will progress.” It is clear that Nehru‟s dream of „scientists by the thousands‟ must be realised if we are
to become a scientifically advanced nation. What will make India so? More funding and less
restrictions. This is what our Government aims to do.


Science must grapple with the key challenges facing the country today. These include the pressures of
increasing population, greater health risks, changing demographics, degraded natural resources, and
dwindling farmlands. We need new science and technologies, new priorities and new paradigms to
address these fundamental challenges. We in India are practising new physics and new chemistry to
make new materials. These are of direct relevance to the Millennium Development Goals of the United
Nations. We need to underline and emphasise our priorities in all these areas.


Ultimately, all research efforts require not just policy statements and encouragement, but funding. I
am keenly aware that we must commit more resources to science and technology to emerge as a
scientifically advanced nation by the year 2020. As Jawaharlal Nehru said in 1961, “It is science alone
that can solve the problems of hunger and poverty, insanitation and illiteracy, of superstition and
deadening custom and tradition, of vast resources running to waste, of a rich country inhabited by
starving people…Who indeed could afford to ignore science today? At every turn we have to seek its
aid…the future belongs to science and to those who make friends with science.”


Yet due to the deteriorating health of our Universities in the past two decades, our scientific research
base has not grown fast enough, commensurate with our need. While a few good scientific institutions
have come up in recent years, they cannot be a substitute for the spread, vitality and vibrancy of the
university system. Reconstruction of our university system must be a top priority and the issue has to
be addressed comprehensively, not in a piecemeal fashion.


New strategies need to be developed to induct, nurture and retain young talent in the science stream.
In particular, science and education at 10+2 and undergraduate levels need special attention.
Approaches that harmonise the professional satisfaction of a c reative    endeavour    with   reasonable
financial compensation must be put into shape. Every effort should be made to broad-base career
opportunities in private and public R&D as well as in the university system. A provision for creating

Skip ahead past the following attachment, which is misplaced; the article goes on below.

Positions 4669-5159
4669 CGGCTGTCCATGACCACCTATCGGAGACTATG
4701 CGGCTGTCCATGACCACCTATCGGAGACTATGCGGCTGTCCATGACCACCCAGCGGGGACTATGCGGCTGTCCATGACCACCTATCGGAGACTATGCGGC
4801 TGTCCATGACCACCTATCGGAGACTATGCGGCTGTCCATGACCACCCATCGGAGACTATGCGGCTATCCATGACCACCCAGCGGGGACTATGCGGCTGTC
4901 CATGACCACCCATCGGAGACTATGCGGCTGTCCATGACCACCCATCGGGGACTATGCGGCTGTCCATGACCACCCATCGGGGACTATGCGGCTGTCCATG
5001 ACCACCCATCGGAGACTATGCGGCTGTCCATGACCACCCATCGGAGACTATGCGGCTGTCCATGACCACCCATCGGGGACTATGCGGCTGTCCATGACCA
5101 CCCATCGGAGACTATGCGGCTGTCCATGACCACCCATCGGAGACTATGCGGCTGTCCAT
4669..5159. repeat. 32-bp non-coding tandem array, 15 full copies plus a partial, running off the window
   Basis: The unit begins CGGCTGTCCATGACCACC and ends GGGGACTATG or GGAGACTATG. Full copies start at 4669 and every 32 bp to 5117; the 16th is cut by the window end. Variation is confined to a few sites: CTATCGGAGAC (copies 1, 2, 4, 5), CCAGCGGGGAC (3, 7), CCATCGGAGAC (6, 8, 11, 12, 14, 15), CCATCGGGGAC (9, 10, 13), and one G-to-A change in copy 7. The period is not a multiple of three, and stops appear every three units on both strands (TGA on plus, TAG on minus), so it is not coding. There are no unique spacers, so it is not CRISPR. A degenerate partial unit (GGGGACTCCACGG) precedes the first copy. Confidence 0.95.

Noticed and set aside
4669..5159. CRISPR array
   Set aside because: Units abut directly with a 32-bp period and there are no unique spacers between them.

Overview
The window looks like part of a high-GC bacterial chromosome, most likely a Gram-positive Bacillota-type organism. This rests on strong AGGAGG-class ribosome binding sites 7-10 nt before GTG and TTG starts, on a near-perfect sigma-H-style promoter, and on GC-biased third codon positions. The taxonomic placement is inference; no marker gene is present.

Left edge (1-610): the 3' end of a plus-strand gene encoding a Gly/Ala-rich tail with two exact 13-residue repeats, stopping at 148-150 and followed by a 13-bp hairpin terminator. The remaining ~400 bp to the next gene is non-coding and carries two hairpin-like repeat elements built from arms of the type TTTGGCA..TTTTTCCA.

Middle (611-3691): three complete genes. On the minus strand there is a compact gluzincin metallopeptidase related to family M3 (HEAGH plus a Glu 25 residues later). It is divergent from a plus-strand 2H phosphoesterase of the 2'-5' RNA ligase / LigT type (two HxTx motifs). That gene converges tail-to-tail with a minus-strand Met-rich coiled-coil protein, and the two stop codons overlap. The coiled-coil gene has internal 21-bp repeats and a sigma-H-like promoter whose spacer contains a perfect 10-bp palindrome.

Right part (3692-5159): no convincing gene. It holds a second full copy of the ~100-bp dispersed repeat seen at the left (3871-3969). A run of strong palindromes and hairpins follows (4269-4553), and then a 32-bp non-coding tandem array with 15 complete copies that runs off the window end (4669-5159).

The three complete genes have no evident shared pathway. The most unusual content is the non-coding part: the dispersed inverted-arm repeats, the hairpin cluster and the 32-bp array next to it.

special positions and giving monetary incentives should be made, to retain high quality talent in S&T.
Many S&T initiatives in the past seem have grown in isolation, due to limitations that prevent the
university system from absorbing them. We need to have a fresh look at the linkages between our
national laboratories and the university system. As far as possible, future S&T programmes and
initiatives should seek to strengthen the base, that is, our university system. We must also modernise
many of the instruments, which support research, to make them relevant to our present context. There
is an urgent need to either drastically restructure them or create new, responsive, independent and
forward looking entities.


Issues related to sustainable development offer challenges in the form of „new science and technology‟
for the 21st century. It provides a great opportunity for bringing synergy between various S&T
disciplines and can be a forum for confluence of different knowledge streams. A holistic, research
driven approach to „science for sustainable development‟ can be of great benefit in addressing issues
of poverty, employment, energy and environment that are very relevant to our country.
Finally, there is an under-explored international dimension to S&T in our country. This pertains to
engaging with the developing world. Developing countries seek to benefit from our experience in
building a good base in R&D. There is a great opportunity for us to increase our presence, influence and
future trade prospects in the developing world by strengthening S&T linkages through cooperation and
networking. These can be achieved through a mix of governmental outreach and academic and
nongovernmental contacts. Special attention should be given to forging new collaborative programmes
and research links, particularly with countries in Africa, Central Asia and our neighbourhood.


Let me conclude by making a few specific commitments for our government.


                       I reaffirm of India‟s commitment to basic science, applied science and the
                        promotion of excellence.


                       A commitment to rebuild the science base in the universities. This will include
                        creating synergy between new initiatives in S&T and our university system.


                       A commitment to promote public-private partnerships vigorously, to increase
                        funding for frontier areas of scientific research.


                       A commitment to the assurance of autonomy, accountability and de-
                        bureaucratisation of S&T institutions.


                       A commitment to restructure our S&T support systems.


                       A commitment to create career opportunities and the potential for retaining
                        talent in the S&T sector.


Science and technology is an area of special concern for our Government. I want to renew the
commitment that our great leaders like Jawaharlal Nehru and Indiraji made to the development of
science and technology in India. We have had a rich tradition of building a modern world-class
knowledge economy in an economically developing country. Perhaps in recent times we have not done
enough. But I am convinced that our country‟s future and the prosperity of our people are vitally
dependent upon the development of science and technology and the harnessing of the gains of S&T for
development. Equally, we must renew our commitment to fostering a scientific temper among the
people so that we are able to deal with the challenges at hand in a rational and reasonable manner. In
this context, I propose to constitute a Science Advisory Council to the Prime Minister, to be headed by
a very distinguished scientist. The SAC will advise us on strategies, policies and programmes for the
development and utilisation of science and technology as an essential input for all our developmental
processes. With these words, let me conclude by wishing you well. I hope that with your commitment
and scholarship, you will take our country to greater heights of excellence through creative endeavour."